Head on down the The Sheen Center, 18 Bleeker Street for The Signature Project, one of the most unique and exhilarating art display’s and performance’s I have seen. This show will leave you uplifted, in awe and wanting to add your signature to the 76-foot by 36-foot mural, layered with hidden secrets. Patrick Dunning conceived of The Signature Project in 1992. His goal is “to create a new art form, a digital tapestry that can be completed only by collaborating with over one million people.”
The Signature Project is more than just one thing. This Irish-American artist tours the U.S. and the world telling his story. Originally from Dublin, Ireland, he now lives in Portland, Oregon. Under the direction of Eric Paul Vitale, the ensemble of actors, dancers and musicians bring his vision alive in a way you have to experience to understand.
Everyone has a spark of creativity within them, but Patrick Dunning is a visionary emerged in hurricane of inventive originality. The painting itself is comprised of individual signatures, but underneath morse code, ultra violet light, x-ray phosphorescent paint and music are there to be unearthed. This monumental project has become a powerful live performance, and is a combination of theater, performance art, visual arts, music, mathematics, science, technology, and cultural diversity. Each person’s colored signature on canvas is like a stitch in a tapestry that includes images of the earth, moon, sun, stars, and galaxy. The sun’s center has a radiating white heart even brighter than the sun. It’s a cosmic landscape. There’s even a Theremin hidden inside. The show evokes a plethora of emotions and by the end you feel honored to become a part of this piece. Already over 300,000 people have become the fabric of this monumental art work. The painting and the play is constantly changing and evolving, so the truth of the story also changes.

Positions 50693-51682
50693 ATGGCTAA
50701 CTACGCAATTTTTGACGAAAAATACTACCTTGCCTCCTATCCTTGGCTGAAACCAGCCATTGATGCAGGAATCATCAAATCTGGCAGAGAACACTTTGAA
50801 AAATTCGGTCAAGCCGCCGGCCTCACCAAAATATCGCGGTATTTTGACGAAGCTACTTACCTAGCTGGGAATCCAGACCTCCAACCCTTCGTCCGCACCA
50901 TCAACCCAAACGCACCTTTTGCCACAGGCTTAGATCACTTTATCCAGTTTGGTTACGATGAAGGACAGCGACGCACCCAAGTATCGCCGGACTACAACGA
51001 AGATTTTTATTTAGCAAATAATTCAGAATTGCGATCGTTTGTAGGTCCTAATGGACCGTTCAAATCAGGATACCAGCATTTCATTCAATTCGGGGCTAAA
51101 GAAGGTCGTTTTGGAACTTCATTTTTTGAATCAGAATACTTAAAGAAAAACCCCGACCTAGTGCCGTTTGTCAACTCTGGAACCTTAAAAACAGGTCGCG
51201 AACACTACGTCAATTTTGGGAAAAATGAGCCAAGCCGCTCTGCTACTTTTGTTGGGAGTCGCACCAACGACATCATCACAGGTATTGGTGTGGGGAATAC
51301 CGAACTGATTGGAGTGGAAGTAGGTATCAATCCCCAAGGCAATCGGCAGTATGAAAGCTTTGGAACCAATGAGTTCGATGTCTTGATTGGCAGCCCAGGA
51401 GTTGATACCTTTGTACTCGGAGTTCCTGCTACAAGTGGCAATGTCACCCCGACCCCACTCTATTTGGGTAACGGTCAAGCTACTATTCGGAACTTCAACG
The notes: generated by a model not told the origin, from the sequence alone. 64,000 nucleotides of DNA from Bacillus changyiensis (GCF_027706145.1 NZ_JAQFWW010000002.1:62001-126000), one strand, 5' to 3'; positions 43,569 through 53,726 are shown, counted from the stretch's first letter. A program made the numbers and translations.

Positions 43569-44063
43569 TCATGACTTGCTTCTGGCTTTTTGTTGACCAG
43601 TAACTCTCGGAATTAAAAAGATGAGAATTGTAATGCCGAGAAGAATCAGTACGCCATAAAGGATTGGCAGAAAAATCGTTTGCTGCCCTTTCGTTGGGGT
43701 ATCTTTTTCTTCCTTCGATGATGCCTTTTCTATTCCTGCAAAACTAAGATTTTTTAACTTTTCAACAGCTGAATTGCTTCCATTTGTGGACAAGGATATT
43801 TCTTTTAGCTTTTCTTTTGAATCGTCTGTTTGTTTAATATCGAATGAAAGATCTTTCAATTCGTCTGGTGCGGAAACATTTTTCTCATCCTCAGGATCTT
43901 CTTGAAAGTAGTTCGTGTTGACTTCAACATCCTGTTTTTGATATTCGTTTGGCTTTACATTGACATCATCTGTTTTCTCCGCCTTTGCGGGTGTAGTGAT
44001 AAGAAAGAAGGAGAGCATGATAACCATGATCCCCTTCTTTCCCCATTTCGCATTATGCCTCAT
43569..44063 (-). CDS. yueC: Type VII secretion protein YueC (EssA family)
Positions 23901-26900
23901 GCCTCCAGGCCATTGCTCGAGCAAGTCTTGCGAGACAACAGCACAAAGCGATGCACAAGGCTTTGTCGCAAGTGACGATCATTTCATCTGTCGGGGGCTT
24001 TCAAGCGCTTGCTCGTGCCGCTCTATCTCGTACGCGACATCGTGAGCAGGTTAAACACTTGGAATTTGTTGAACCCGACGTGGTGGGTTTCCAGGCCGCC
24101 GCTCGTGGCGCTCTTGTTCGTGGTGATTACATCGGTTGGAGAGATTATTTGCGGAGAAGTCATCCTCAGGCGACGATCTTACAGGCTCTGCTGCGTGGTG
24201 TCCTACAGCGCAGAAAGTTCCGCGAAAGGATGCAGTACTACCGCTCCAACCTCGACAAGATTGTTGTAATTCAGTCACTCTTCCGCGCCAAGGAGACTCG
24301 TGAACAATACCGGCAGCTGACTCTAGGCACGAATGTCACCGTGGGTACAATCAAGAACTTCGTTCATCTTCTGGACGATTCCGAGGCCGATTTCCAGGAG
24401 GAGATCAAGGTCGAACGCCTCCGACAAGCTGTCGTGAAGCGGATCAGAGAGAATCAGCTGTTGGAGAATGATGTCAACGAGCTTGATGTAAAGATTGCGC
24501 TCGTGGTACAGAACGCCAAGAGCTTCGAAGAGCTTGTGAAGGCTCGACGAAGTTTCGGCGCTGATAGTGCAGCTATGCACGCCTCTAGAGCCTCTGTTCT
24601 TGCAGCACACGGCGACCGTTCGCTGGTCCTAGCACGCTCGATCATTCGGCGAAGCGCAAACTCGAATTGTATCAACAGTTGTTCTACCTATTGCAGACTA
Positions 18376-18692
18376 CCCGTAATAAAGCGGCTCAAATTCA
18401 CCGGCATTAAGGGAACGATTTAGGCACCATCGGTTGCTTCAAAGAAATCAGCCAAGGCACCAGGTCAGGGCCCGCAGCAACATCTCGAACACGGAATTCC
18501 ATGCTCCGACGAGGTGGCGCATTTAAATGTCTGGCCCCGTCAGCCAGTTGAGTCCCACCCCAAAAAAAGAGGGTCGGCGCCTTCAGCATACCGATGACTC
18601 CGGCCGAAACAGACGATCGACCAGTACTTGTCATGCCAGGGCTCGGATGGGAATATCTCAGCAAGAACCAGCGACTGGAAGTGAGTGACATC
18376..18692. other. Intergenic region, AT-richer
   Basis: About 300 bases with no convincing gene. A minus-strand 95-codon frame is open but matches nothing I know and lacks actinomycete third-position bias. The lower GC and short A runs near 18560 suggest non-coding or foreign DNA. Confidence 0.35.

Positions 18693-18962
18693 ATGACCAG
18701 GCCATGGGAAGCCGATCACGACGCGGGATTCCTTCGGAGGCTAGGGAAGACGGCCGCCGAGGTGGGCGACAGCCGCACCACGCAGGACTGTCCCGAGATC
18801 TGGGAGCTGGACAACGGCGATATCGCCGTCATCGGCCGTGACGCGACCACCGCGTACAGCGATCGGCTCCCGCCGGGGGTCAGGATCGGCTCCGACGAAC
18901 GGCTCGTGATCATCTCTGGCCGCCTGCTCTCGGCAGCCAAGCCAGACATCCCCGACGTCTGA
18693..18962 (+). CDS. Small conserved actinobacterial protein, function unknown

Right now besides the mural another art project has emerged. Tape balls made from the used Gaffer’s tape from the show, have been turned into small balls, about the size of a golf ball. With over a thousand of them, Mr. Dunning is now creating a stop motion animation.
Mr. Dunning is also an exquisite guitar player and along with Emily Ducan, Cody Marcukaitis, Melissa Maricich and Cat Peterson they bring the music of Brian Dunning, Patrick’s brother’s compositions alive. In a sense this is a family show as Mr. Dunning’s brother and father are emerged in the painting.
Tuesday, March 13, 2018 8:00 pm
Wednesday, March 14, 2018 3:00 pm
Wednesday, March 14, 2018 8:00 pm
Thursday, March 15, 2018 8:00 pm
Friday, March 16, 2018 8:00 pm
Saturday, March 17, 2018 3:00 pm
Saturday, March 17, 2018 8:00 pm
Sunday, March 18, 2018 3:00 pm
Monday, March 19, 2018 11:00 am
Wednesday, March 21, 2018 3:00 pm
Wednesday, March 21, 2018 8:00 pm
Friday, March 23, 2018 11:00 am
Friday, March 23, 2018 8:00 pm
Saturday, March 24, 2018 3:00 pm
Saturday, March 24, 2018 8:00 pm
Sunday, March 25, 2018 3:00 pm
Ahead of the Broadway Opening of Lempicka The Longacre Theatre Is Showcasing Art Work By Tamara de Lempicka
The Longacre Theatre (220 W 48th St.), soon-to-be home of the sweeping new musical, Lempicka, is showcasing a curated selection of renowned artist Tamara de Lempicka’s most famous works. Eschewing traditional theatrical front-of-house advertising, the Longacre’s façade now boasts prints, creating a museum-quality exhibition right in the heart of Times Square. The musical opens on Broadway on April 14, 2024 at the same venue.
The Longacre’s outdoor exhibition includes works of Self Portrait (Tamara in a Green Bugatti) (1929), Young Girl in Green (1927), Nu Adossé I (1925), The Red Tunic (1927), The Blue Scarf (1930), The Green Turban (1930), Portrait of Marjorie Ferry (1932), Portrait of Ira P. (1930), Portrait of Romana de la Salle (1928), and Adam and Eve (1932).
Starring Eden Espinosa and directed by Tony Award winner Rachel Chavkin, Lempicka features book, lyrics, and original concept by Carson Kreitzer, book and music by Matt Gould, and choreography by Raja Feather Kelly.
Spanning decades of political and personal turmoil and told through a thrilling, pop-infused score, Lempicka boldly explores the contradictions of a world in crisis, a woman ahead of her era, and an artist whose time has finally come.
Young Girl in Green painted by Tamara de Lempicka (1927). Oil on plywood.